The purpose of your intended travel and other facts will determine what type of visa is required under U.S. immigration law. As a visa applicant, you will need to establish that you meet all requirements to receive the category of visa for which you are applying.
Lost/Expired Green Cards
Form I-551 (green card)
If your green card is lost, stolen, or expired and you have not been out of the U.S. for more than one year, you may contact us at email@example.com for U.S. Embassy Jerusalem or firstname.lastname@example.org for Branch Office Tel Aviv to coordinate an appointment with the visa section. In order for us to process your request, you need to demonstrate that:
- You were an LPR at the time of departure from the United States;
- You maintain a residence in the United States and have not been outside the United States for more than one year;
- At the time of departure, you intended to return to the United States.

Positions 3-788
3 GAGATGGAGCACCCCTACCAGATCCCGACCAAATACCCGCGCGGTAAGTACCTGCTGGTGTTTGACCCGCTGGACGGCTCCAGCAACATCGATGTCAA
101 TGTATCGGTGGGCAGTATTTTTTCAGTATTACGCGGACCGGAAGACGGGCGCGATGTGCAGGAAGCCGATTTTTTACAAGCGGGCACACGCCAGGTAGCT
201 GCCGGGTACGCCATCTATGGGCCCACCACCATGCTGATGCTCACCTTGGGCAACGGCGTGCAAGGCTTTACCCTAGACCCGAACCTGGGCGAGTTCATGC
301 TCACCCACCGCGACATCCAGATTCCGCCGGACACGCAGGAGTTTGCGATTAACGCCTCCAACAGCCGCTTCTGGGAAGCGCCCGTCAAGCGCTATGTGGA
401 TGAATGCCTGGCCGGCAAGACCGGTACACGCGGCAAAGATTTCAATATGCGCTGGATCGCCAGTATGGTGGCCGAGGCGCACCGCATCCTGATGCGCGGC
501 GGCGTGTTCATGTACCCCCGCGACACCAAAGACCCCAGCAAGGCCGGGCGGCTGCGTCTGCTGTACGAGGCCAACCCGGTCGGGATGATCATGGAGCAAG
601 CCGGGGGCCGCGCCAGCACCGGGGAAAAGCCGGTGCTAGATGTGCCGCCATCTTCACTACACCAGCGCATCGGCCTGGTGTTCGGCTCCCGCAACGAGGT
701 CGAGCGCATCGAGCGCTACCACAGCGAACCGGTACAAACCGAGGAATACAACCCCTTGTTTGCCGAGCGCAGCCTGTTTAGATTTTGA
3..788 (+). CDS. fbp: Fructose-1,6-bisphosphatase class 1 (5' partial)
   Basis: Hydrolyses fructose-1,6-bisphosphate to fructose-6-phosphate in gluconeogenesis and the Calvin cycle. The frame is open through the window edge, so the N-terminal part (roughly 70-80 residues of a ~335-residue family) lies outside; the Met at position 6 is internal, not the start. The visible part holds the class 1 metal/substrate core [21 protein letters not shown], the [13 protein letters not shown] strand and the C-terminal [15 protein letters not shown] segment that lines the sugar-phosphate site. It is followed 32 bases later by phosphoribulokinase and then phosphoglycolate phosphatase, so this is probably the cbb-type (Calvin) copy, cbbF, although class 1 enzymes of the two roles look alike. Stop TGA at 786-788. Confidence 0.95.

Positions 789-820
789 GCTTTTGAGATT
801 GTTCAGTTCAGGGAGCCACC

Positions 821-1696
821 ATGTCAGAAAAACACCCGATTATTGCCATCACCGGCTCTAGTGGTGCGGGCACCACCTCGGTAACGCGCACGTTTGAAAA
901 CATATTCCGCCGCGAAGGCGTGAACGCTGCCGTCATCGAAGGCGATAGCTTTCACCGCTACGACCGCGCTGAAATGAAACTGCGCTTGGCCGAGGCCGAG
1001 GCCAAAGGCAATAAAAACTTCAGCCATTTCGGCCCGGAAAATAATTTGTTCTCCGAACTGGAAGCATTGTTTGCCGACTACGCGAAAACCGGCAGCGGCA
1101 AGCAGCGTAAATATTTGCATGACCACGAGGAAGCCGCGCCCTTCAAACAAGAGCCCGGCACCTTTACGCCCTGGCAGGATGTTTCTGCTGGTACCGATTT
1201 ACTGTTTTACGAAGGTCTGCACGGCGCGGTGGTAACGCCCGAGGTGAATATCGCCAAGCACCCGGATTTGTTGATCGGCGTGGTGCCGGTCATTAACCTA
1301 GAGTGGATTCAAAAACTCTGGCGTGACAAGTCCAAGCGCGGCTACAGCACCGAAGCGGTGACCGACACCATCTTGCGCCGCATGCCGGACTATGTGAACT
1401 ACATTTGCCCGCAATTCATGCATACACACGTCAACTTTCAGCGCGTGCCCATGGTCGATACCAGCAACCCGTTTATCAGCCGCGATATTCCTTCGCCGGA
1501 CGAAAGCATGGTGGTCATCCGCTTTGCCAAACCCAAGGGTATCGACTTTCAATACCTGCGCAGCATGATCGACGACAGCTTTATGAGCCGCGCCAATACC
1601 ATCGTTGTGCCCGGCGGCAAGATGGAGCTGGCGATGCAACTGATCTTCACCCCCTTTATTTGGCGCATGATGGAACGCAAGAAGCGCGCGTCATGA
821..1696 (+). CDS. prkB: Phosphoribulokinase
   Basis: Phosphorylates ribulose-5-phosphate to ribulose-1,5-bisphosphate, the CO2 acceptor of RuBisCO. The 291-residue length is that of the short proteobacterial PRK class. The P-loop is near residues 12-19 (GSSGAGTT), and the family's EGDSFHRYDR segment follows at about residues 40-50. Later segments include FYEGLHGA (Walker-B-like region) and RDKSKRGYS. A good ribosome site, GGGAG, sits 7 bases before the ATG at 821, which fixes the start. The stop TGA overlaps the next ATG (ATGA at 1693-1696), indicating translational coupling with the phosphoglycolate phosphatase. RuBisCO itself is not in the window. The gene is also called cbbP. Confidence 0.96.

If you plan to apply for an LPR boarding foil, please note that you must file the I-131A Form and pay the $575 filing fee online on the USCIS website before appearing in person at a consular section. Information on the new form and fee is located here. You must bring evidence of payment, in the form of a printed email receipt notice or confirmation page, when you appear in person to file Form I-131A. As with all immigration fees, USCIS does not issue refunds, regardless of the decision on the application.
You may find additional information on and instructions for the I-131A on the I-131A Form and Instructions page.
In addition to the Form I-131A and evidence of payment, you should bring the following:
- A valid passport
- One photograph, taken within the past six months, which meets the required specifications.
- Evidence of lawful permanent resident status such as stamp in passport, photocopy of card, etc.
- Form I-551 (green card). If your I-551 was lost or stolen, please present a police report (if applicable and available) documenting when it was lost or stolen.
- (For Conditional Legal Permanent Residents only) a Form I-797 receipt issued by DHS, showing that DHS has accepted your application for the removal of conditions of residence.